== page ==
• No Public Arguments — We discuss but don’t argue publicly. We can disagree and go the rounds privately if needs be. We’ve seen first hand how senior leads arguing in public can destroy companies. We’re not here for that.
  • Walk Away — we watch for when situations get out of hand and call it. We cool off, collect our thoughts, and then let the other one know when we are ready to talk through things to find solutions and ways forward.

If you build an operating agreement with a creative partner, chances are you’ll already have a good idea of what you need to address. Additional things you could include:

  • Overlapping Skill Sets — if you have close or overlapping skills it’s sometimes a good idea to call out who takes the lead on various things and where you truly overlap. We’ve done this with Venn diagrams before.
  • Final Decisions — related to skill sets, someone must be assigned the responsibility of making final decisions during disagreements. And everyone else on the team understands and respects that responsibility.
  • Goals — either personal goals you want help being accountable for, or goals you have together for how you will navigate situations.
  • Communication Medium — you may want to declare one communication method the actionable one so you aren’t chasing through text messages, Slacks, emails — but you always agree that text messages are the place to find each other and stay on top of.
  • Offline times — times when you absolutely don’t work, like Sundays or after 8pm.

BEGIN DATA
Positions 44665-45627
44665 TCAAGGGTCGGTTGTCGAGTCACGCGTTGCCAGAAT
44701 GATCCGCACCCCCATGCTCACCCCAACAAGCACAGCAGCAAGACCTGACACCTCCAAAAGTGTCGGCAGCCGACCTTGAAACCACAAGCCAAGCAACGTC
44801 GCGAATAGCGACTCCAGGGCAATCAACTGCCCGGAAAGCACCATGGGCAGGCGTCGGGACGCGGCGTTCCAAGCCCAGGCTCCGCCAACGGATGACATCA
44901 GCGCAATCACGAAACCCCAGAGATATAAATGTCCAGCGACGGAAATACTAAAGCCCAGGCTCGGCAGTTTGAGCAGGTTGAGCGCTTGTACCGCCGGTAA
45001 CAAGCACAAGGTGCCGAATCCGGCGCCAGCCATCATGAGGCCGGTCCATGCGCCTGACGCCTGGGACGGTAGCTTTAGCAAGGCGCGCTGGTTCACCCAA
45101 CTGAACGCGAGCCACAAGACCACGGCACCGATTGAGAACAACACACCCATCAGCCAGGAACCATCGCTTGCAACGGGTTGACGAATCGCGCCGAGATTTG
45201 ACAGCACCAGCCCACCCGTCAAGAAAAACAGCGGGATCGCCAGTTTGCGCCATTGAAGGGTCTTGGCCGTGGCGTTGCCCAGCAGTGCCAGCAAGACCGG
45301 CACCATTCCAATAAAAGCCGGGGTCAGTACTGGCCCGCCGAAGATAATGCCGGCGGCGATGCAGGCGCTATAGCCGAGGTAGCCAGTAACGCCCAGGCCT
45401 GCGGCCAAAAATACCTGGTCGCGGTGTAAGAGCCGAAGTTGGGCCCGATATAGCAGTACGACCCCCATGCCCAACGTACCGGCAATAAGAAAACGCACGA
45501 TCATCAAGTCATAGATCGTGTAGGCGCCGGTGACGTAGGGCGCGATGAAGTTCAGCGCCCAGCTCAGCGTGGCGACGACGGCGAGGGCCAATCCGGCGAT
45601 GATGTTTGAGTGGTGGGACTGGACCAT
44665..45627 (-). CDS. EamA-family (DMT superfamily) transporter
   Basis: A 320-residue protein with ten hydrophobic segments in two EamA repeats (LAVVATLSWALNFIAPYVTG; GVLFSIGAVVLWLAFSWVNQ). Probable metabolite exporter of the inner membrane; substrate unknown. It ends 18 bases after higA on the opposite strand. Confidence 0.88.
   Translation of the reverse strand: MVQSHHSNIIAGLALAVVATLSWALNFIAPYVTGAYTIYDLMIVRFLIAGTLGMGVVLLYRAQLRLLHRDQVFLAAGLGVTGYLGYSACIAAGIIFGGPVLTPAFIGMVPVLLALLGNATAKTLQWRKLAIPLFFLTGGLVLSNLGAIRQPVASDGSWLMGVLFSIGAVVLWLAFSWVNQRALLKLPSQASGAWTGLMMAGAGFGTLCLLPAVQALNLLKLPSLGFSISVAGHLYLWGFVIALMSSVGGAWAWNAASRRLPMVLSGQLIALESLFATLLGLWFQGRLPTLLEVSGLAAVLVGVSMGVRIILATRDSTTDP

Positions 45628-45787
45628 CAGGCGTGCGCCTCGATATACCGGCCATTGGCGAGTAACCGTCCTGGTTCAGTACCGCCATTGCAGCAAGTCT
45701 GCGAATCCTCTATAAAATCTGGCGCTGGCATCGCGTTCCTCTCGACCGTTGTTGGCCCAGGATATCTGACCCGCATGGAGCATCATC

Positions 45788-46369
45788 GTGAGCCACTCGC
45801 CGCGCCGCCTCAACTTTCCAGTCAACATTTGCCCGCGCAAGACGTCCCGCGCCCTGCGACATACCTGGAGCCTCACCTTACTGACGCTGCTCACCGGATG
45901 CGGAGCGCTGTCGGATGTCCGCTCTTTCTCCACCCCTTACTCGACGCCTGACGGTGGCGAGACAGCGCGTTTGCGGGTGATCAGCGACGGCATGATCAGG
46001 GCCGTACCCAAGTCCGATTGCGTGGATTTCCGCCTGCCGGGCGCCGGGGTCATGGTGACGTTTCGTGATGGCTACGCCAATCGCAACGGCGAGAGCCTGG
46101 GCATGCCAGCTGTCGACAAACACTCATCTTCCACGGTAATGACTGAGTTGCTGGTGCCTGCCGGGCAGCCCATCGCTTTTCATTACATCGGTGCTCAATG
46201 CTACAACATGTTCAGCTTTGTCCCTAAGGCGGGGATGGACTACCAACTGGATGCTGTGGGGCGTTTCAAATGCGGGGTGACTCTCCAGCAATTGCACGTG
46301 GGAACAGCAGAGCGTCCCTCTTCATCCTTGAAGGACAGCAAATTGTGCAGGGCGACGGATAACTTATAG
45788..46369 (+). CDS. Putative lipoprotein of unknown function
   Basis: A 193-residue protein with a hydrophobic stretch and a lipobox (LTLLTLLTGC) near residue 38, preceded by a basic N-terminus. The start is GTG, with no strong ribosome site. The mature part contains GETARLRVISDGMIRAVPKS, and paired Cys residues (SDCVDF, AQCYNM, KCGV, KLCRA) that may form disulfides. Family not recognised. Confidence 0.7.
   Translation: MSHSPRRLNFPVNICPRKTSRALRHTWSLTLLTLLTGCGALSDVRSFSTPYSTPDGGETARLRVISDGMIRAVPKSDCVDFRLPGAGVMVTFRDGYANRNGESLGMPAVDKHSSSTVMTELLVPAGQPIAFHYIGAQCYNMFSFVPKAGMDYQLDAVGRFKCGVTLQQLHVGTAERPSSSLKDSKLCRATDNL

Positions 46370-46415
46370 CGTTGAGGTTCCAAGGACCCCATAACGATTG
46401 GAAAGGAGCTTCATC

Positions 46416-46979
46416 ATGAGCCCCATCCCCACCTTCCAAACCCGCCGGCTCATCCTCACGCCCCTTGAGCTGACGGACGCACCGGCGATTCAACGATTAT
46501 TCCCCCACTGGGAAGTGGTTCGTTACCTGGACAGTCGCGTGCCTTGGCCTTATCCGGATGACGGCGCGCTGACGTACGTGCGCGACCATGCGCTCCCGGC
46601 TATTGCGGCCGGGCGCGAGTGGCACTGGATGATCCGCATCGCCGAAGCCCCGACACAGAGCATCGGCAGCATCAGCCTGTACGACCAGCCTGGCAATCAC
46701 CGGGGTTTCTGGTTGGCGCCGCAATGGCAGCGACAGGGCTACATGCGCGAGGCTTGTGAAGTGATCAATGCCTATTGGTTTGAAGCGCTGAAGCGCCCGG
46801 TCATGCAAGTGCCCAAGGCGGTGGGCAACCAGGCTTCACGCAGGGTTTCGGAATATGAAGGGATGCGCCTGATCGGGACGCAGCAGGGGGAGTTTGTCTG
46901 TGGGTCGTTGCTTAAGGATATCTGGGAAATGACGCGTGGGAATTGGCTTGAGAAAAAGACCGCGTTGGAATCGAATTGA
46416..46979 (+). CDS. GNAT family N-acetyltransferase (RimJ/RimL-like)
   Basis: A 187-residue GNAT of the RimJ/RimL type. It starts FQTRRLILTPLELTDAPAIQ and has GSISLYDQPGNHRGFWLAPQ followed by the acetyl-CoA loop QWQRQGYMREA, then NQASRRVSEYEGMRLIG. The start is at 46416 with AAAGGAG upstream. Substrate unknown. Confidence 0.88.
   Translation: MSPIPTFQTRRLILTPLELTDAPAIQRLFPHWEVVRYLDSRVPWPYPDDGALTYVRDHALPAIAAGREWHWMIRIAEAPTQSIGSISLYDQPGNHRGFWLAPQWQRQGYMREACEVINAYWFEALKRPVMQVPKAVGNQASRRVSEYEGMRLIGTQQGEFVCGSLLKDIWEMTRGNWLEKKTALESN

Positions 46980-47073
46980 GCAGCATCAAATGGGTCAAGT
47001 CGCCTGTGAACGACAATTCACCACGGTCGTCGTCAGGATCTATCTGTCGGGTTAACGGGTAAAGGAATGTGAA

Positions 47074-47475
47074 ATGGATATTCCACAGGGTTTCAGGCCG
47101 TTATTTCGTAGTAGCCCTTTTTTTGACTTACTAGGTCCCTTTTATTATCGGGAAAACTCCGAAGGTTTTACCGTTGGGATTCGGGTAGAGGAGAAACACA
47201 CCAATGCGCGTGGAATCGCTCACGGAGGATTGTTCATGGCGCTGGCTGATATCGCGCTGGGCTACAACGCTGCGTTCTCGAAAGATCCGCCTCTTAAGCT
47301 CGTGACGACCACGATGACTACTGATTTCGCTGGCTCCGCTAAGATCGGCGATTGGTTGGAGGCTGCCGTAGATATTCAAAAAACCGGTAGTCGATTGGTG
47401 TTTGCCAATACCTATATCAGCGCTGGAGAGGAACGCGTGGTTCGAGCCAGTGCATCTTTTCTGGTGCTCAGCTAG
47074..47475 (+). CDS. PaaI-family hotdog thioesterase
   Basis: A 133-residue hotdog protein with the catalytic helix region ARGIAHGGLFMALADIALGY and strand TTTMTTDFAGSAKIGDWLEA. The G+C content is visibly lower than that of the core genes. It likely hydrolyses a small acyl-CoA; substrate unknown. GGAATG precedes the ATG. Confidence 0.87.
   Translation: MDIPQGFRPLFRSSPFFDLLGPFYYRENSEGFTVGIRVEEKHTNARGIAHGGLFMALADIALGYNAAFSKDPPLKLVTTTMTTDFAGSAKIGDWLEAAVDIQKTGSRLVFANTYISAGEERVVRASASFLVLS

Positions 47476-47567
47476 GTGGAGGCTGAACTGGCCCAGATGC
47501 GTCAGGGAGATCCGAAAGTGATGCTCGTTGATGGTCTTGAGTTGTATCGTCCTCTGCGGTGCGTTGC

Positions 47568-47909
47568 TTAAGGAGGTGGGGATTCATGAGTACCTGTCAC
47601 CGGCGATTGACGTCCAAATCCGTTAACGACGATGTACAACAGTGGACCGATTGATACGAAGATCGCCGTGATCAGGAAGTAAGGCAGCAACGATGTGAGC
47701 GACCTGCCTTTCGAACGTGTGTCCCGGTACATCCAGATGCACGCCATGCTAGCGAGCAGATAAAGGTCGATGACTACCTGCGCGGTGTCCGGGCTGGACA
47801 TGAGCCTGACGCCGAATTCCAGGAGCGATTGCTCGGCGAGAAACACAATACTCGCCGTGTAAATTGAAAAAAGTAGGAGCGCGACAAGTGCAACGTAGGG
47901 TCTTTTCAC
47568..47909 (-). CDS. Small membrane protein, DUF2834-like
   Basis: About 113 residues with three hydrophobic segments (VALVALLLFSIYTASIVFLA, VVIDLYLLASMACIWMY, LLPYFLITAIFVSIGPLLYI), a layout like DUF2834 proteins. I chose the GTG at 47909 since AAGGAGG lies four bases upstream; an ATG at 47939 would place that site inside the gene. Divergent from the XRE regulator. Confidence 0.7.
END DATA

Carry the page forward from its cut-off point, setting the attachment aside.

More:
Often when you build a legal contract, it’s when all parties are getting along. The reason to put together the contract is for how relationships currently are and could be in the future. You don’t want to try to figure out how to handle tricky situations when things are already bad. The informal operating agreement is there for the same reason.

Operating Agreements can be particularly valuable with remote teams where you can’t just drop by someone’s desk and find out how they are doing. If you implement an informal Operating Agreement, we’d love to hear how it goes for you — the good, the bad, the ugly. While this works for us, and we have a theory that it will work for you, please write and tell us where it is working and where the flaws are.

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Thanks to David (Grue) DeBry

Amber Sawaya

Written by

Design Agency Partner • 40 Under 40; I write about design/UX, the state of design and tech, startups, joy, & productivity. 🖤☕️📓👩🏼‍💻🏴‍☠️

The Startup

Medium's largest active publication, followed by +718K people. Follow to join our community.

Amber Sawaya

Written by

Design Agency Partner • 40 Under 40; I write about design/UX, the state of design and tech, startups, joy, & productivity. 🖤☕️📓👩🏼‍💻🏴‍☠️

The Startup

Medium's largest active publication, followed by +718K people. Follow to join our community.